Thursday, March 17, 2022

Clive Bibby: Where to from here?

The latest nationwide political poll is beginning to show what we here in the provinces have known for some time - the tide is going out for Jacinda and her mob of sycophantic ‘partners in crime’. And it is unlikely that this trend will be arrested in time to save their precious necks at the next election.

All good news for those of us who have been demonised for having the temerity to speak out against what has been the most radical reformist government since the first years of Michael Joseph Savage’s transformational Labour Government in the 1930s.

That fact that the governments who have occupied the treasury benches in the 80 plus intervening years have all made some attempt to govern in the best interests of the majority (with varying degrees of success) and generally been rewarded for doing so, suggests that kiwis are a tolerant lot who tend to forgive minor indiscretions - but there are limits.

It has always been and, thank God, always will be about Trust.

In the past, as long as governments made serious attempts to honour the promises they promoted to the electorate, the tendency has been for them to be allowed a reasonable time to implement the changes regarded as priorities in their respective election manifestos.

While the Covid pandemic has changed that unofficial code of tolerance for this government and in fact been responsible for allowing it to operate with unprecedented authority, the associated trust in the current leadership has evaporated with every revelation of dirty tricks and secret agendas. It would appear there is no way back.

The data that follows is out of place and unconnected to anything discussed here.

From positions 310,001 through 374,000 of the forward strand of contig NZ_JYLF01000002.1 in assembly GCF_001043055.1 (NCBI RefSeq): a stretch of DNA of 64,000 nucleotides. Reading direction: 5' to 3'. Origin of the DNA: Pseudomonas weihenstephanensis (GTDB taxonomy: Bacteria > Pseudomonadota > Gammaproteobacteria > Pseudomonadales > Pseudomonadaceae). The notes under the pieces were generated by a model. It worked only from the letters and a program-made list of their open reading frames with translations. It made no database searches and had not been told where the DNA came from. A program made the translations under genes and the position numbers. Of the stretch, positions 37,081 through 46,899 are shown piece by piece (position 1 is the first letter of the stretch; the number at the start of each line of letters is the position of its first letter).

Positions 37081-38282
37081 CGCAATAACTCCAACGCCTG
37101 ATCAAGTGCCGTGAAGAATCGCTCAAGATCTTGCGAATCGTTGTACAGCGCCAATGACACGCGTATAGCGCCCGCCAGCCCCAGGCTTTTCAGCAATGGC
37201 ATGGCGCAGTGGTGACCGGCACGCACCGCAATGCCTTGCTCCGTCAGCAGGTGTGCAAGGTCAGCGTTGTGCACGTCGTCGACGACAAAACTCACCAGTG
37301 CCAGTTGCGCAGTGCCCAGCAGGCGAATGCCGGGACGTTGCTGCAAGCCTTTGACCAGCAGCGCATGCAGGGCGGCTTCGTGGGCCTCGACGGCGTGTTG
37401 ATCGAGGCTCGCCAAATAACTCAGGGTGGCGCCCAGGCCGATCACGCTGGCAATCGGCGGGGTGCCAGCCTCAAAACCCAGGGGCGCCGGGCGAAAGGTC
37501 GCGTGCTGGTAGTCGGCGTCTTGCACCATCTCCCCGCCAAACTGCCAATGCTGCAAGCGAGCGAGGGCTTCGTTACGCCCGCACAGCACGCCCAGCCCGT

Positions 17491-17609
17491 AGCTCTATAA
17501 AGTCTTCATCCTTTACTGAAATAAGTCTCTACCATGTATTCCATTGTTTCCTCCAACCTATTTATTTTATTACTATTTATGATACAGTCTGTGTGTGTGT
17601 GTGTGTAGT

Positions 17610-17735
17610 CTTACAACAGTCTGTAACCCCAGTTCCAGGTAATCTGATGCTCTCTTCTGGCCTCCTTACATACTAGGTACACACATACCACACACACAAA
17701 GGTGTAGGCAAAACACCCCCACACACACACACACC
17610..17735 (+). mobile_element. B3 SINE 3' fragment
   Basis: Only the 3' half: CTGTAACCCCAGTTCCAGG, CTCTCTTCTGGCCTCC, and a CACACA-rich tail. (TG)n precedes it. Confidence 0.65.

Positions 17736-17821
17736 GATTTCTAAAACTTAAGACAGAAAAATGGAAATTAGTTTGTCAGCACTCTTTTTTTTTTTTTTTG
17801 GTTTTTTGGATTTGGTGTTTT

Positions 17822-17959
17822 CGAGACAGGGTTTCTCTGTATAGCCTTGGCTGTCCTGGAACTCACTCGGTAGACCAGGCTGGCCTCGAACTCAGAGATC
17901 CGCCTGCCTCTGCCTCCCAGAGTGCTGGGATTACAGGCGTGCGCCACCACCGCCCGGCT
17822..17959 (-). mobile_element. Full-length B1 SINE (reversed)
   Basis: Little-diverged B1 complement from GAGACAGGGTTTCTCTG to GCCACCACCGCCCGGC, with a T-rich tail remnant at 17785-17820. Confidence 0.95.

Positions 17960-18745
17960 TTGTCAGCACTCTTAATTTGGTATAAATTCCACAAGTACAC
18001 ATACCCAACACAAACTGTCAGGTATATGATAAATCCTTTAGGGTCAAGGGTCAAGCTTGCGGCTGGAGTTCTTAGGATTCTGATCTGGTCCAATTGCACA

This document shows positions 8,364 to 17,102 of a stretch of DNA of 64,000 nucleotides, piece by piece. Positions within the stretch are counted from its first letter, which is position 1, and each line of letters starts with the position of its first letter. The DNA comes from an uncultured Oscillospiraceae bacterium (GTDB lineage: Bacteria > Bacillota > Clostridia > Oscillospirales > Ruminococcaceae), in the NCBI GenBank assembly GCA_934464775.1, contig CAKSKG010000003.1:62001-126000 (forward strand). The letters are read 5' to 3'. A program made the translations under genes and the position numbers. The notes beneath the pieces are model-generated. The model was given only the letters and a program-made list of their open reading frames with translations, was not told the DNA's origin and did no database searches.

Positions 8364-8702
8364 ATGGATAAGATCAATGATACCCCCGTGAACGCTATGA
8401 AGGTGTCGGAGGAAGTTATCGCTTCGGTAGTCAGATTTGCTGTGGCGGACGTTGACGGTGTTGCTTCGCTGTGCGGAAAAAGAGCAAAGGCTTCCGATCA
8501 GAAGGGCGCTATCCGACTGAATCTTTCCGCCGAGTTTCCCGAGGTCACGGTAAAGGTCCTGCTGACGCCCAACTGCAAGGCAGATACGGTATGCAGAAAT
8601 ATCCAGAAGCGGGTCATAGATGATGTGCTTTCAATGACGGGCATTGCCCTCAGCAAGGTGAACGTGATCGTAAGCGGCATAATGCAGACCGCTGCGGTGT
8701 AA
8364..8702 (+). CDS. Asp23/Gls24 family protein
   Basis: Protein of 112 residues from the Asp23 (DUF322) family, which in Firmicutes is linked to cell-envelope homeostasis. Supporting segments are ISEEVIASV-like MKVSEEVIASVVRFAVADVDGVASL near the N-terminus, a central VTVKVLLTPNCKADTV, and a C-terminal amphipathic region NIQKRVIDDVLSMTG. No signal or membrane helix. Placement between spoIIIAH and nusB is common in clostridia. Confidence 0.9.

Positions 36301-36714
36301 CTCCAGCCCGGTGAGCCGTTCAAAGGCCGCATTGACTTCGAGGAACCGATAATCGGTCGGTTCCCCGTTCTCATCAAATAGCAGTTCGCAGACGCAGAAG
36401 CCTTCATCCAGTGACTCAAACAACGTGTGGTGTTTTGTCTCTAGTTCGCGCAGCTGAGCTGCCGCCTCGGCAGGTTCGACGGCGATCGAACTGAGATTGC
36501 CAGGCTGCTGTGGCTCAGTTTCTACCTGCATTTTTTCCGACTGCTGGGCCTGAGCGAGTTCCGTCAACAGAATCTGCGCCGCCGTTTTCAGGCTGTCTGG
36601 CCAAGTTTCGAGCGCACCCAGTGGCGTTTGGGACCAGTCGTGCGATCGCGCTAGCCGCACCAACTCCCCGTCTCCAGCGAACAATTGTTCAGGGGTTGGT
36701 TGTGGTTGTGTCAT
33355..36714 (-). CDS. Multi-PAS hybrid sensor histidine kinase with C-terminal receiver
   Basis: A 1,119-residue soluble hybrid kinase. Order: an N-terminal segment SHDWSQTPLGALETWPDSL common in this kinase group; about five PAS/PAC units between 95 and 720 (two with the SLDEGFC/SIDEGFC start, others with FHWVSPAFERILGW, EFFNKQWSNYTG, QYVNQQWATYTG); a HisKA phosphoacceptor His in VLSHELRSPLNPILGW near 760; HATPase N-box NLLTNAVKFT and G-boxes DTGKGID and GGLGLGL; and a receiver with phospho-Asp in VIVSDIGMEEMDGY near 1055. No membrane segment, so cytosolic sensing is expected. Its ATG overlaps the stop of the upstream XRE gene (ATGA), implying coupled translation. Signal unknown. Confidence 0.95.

We no longer trust this mob to do what they said they would do and as a consequence even some of their most ardent supporters are abandoning the ship like rats leaving in droves. I suspect it will only get worse before we are rid of this band of betrayers.

So, assuming there will be a dramatic change in the political landscape at the next election, what should we expect from those in whom we trust to pick up the pieces and repair the damage.

We should not be under any allusions as to how hard that task will be.

The secret agendas exposed over recent months give the lie to how much damage has been done already to the democratic framework of this country.

The undemocratic imposition of race based representation at local authority level is only the tip of the iceberg. We are told that the other main planks for handing over control of the country’s natural resources to a minority group with neither the expertise or representative authority to manage them in the nation’s interests will be on the statute books by Christmas.

It is our worst nightmare and we are fools if we think that any future government will make easy work of restoring the country to what it was.

For a start, they will find there is little money left after Robertson and Ardern have consigned future generations of kiwis to a lifetime paying back debt while at the same time destroying one of the cornerstones of our economy, the tourism industry’s ability to contribute to any revival after Covid.

Even the commitment required to reverse the radical legislation passed to ensure this transformation is backed by law will be a Herculean task on its own.

I hope that the incoming government next year will distinguish itself as the complete opposite of this current bunch.

That it will have the authority to restore the country to something that enables every member of the community to achieve what they are capable of is a given.